Dating Apps May Be Compromising Gay Men's Sexual Health

Smartphone dating apps linked to increased risk of STIs in men who have sex with men

/ Author:  / Reviewed by: Joseph V. Madia, MD Beth Bolt, RPh

(RxWiki News) Since 2009, smartphone dating apps have become increasingly popular among gay men. These apps use GPS to locate any user within a given area. But this easy access may come with serious consequences.

A recent study found that gay men who used smartphone dating apps, such as Grindr, to meet sexual partners had a higher risk of getting a sexually transmitted infection (STI) than gay men who met sexual partners online or in-person at a club or bar.

The researchers suggested that dating apps increased the risk of sexually transmitted disease because apps make it easier to find potential partners quicker, therefore increasing the chance of having a risky, anonymous sexual encounter.

"Get tested regularly for sexually transmitted diseases."

The lead author of this study was Matthew R. Beymer from the L.A. Gay & Lesbian Center and the Fielding School of Public Health at the University of California, Los Angeles.

The study included 7,184 self-identified HIV-negative men who have sex with men (MSM) who were tested for sexually transmitted diseases between August 2011 and January 2013 at the L.A. Gay & Lesbian Center.

An MSM was defined as a person whose biological sex and gender were male-identified, and who either identified as gay or bisexual or had sex with another man during the year prior to being tested.

The researchers asked the men to report what type of social networking they typically used to meet sexual partners:

  • MSM who exclusively networked in-person to meet sexual partners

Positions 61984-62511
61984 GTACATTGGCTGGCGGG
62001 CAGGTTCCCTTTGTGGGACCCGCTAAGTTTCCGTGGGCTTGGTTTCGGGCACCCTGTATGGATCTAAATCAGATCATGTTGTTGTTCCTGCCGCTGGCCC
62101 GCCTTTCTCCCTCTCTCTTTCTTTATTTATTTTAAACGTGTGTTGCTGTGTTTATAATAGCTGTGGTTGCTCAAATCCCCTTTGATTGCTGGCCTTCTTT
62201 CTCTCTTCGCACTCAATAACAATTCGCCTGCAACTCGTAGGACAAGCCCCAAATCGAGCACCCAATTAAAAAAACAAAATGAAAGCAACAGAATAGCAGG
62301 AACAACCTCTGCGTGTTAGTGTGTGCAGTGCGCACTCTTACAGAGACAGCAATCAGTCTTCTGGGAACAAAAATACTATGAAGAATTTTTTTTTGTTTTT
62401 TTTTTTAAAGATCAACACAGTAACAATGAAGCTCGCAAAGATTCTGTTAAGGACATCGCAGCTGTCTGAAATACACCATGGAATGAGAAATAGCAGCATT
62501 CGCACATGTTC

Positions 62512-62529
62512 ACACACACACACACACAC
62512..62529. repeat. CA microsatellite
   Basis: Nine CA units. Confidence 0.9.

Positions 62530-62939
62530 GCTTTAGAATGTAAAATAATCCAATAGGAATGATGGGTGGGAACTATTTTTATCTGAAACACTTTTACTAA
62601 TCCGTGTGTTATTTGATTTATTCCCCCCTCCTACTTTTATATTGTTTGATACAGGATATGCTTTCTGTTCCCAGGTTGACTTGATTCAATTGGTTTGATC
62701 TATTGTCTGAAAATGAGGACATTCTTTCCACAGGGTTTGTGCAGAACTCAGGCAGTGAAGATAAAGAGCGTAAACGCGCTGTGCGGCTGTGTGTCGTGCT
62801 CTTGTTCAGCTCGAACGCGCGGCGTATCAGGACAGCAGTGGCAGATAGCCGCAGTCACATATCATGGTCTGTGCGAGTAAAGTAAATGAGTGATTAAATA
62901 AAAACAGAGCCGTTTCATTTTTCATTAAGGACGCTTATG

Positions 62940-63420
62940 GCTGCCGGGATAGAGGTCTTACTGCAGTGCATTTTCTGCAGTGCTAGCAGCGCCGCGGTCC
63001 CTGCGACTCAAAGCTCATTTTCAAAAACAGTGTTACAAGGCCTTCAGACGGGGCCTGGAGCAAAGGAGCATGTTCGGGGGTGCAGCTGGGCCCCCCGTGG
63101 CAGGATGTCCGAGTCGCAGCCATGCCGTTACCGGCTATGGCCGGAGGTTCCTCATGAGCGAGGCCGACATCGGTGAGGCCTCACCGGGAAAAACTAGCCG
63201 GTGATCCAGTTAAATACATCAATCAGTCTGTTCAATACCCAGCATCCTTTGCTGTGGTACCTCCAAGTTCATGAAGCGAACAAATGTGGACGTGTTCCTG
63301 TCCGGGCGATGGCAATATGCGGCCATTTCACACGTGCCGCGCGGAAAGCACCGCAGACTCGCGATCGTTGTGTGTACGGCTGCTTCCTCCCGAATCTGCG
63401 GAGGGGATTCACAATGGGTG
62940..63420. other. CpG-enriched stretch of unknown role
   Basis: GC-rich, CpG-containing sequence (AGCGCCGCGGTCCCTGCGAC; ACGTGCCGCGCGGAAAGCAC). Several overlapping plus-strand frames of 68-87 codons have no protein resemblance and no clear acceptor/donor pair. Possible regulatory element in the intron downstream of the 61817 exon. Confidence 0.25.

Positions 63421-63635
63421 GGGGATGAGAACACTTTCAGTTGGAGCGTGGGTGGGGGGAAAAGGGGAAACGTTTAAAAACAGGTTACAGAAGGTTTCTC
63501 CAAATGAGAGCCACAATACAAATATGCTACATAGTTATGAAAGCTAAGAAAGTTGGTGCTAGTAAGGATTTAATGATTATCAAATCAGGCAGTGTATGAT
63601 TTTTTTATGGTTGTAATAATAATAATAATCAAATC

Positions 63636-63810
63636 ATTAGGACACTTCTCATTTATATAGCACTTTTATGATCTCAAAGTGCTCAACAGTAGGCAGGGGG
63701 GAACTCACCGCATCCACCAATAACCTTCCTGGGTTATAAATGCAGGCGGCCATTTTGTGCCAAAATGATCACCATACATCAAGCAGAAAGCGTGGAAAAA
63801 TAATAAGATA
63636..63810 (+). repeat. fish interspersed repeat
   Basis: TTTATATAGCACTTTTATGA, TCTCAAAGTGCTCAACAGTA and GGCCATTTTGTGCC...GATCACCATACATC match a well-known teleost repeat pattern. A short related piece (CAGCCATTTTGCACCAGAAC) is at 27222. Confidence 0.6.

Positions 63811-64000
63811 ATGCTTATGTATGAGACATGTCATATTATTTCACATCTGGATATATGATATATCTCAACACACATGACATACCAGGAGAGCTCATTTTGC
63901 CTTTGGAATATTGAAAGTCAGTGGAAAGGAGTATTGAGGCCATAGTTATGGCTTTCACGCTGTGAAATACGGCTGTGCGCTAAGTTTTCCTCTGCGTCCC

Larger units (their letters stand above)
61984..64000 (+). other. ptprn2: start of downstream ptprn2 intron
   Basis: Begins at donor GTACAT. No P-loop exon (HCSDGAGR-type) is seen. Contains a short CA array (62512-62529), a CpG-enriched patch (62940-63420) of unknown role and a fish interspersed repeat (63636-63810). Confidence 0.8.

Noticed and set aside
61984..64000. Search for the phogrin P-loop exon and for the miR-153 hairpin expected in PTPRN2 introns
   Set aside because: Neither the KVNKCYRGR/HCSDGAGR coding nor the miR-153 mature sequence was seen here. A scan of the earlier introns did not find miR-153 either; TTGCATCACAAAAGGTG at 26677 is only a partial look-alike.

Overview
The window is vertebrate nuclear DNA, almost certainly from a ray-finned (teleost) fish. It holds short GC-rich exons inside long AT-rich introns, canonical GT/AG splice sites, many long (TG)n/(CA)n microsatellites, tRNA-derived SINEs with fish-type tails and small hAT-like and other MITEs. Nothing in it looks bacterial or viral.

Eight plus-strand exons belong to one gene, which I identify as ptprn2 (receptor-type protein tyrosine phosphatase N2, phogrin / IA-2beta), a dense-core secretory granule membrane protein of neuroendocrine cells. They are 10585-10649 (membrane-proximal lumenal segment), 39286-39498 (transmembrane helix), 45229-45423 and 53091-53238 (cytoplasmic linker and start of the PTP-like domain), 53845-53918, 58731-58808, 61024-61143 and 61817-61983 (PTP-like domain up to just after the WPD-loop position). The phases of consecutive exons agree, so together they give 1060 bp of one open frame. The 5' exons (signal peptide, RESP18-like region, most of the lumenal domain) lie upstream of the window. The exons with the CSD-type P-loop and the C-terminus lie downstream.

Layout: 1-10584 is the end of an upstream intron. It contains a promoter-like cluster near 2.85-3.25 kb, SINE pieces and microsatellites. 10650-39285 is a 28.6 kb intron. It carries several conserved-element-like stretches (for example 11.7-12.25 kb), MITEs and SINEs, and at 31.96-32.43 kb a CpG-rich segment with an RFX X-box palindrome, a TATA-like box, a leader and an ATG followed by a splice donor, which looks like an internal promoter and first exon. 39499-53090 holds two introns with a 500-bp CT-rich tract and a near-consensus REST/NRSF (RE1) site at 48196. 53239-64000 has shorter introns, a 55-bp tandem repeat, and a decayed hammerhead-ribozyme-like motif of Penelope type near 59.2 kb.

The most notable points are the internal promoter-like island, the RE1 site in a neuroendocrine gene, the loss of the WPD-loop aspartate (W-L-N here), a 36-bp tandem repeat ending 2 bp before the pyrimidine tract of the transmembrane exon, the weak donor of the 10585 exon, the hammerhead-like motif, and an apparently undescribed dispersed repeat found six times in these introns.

• MSM who networked with sexual partners via the Internet only or a combination of in-person and the Internet
  • MSM who used at least one smartphone dating app, regardless of whether they also met partners in person or on the internet

The men also reported on their use of ecstasy, methamphetamines, inhaled nitrates (popularly called “poppers”) and cocaine in the past year.

The findings showed that 34 percent of the men exclusively used in-person methods for meeting partners, 30 percent of the men exclusively used the internet or a combination of the internet and in-person methods, and 36 percent of the men reported using dating apps either exclusively or in combination with in-person and online methods.

App users tended to be under 40 years old, well-educated and either white or Asian. App users also were more likely to report using cocaine and ecstasy.

The researchers determined that the men who used apps were 23 percent more likely to test positive for gonorrhea than men who used in-person methods, online methods or both.

App users were also 35 percent more likely to test positive for chlamydia than those who used in-person and online methods.

The method of networking did not significantly affect the men’s risk of testing positive for syphilis or HIV.

Grindr was one of the first geosocial networking apps (social networking via GPS). In 2012 alone, 2.5 million users joined the network, and in 2013, the app had a reported six million users across 192 countries around the world.

"Technology is redefining sex on demand," Dr. Beymer and team wrote. "Prevention programs must learn how to effectively exploit the same technology, and keep pace with changing contemporary risk factors for STI and HIV transmission."

The Centers for Disease Control and Prevention (CDC) suggests that MSM with multiple partners should be tested for sexually transmitted diseases quarterly.

One possible limitation of this study was that the researchers did not consider the many dating websites for gay men that also have smartphone apps. In addition, the findings may not be applicable to MSM in places other than Los Angeles, or to MSM not attending a dedicated sexual health clinic.

This study was published on June 12 in Sexually Transmitted Infections.

The Center for HIV Identification, Prevention and Treatment Services, the UCLA Center for AIDS Research and the UCLA AIDS Institute provided funding.

Review Date: 
June 13, 2014
Last Updated:
March 13, 2015